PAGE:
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The Politics of Deliberation: Qat Chews as Public Spheres in Yemen

Please use this identifier to cite or link to this item: http://hdl.handle.net/1811/37903

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Title: The Politics of Deliberation: Qat Chews as Public Spheres in Yemen
Creators: Wedeen, Lisa
Contributors: Mann, Melanie
Keywords: qat chews
Yemen
political science
Issue Date: 2009-05-07
Publisher: Ohio State University. Mershon Center for International Security Studies
Abstract: isa Wedeen is Professor and Chair of the Department of Political Science, as well as an associate member of the Department of Anthropology at the University of Chicago. Her research interests include comparative politics, the Middle East, political theory, and feminist theory. In addition to teaching on the Middle East, Wedeen teaches courses on nationalism, comparative identity formation, power and resistance, and citizenship. She is author of numerous articles and two books, Ambiguities of Domination: Politics, Rhetoric, and Symbols in Contemporary Syria (University of Chicago Press, 1999) and Peripheral Visions: Publics, Power and Performance in Yemen (University of Chicago Press, 2008). In Peripheral Visions, Wedeen draws on 18 months of field experience in Yemen. She analyzes the development of national attachments in an environment with weak state institutions. Through her fieldwork, Wedeen has found that much of public life in Yemen revolves around qat, a leafy stimulant typically chewed during afternoon socializing. Qat chews foster a wide range of discussions and interactions among community members, as well as strangers, including intense debates of primarily political issues. By analyzing these informal gatherings, Wedeen reveals how the study of public discussions, existing outside of official electoral or governmental institutions, provides insight into the development of participatory politics.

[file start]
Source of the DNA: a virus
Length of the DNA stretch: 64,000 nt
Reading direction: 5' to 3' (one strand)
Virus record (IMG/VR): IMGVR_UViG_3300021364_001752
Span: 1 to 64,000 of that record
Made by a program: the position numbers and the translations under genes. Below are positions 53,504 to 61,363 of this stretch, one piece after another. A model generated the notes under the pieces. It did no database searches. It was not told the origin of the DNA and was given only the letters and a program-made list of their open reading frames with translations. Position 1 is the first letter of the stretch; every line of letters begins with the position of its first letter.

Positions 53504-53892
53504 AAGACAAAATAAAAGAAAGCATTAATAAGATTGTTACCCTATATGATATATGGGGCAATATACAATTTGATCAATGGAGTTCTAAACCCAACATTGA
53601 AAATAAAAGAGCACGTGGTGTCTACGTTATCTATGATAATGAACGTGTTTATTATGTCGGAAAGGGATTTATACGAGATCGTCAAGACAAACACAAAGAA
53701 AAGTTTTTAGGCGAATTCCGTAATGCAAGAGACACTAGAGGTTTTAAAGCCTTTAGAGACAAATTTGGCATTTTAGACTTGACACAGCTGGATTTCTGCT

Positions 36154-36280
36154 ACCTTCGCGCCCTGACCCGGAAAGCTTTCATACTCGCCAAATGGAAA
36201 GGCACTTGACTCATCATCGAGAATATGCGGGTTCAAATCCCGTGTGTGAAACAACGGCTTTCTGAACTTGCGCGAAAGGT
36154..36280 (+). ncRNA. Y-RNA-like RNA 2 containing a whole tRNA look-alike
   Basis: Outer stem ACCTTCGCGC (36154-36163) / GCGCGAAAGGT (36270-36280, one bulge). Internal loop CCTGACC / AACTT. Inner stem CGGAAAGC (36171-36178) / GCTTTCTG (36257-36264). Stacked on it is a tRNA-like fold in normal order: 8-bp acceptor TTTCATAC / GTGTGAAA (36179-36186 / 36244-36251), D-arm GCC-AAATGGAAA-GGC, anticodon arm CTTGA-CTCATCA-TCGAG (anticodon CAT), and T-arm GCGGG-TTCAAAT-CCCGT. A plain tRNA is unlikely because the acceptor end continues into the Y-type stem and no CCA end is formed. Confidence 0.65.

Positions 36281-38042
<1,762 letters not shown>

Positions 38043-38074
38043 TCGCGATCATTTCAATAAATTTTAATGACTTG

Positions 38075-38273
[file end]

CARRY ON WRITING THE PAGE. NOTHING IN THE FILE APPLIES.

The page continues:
URI: http://hdl.handle.net/1811/37903
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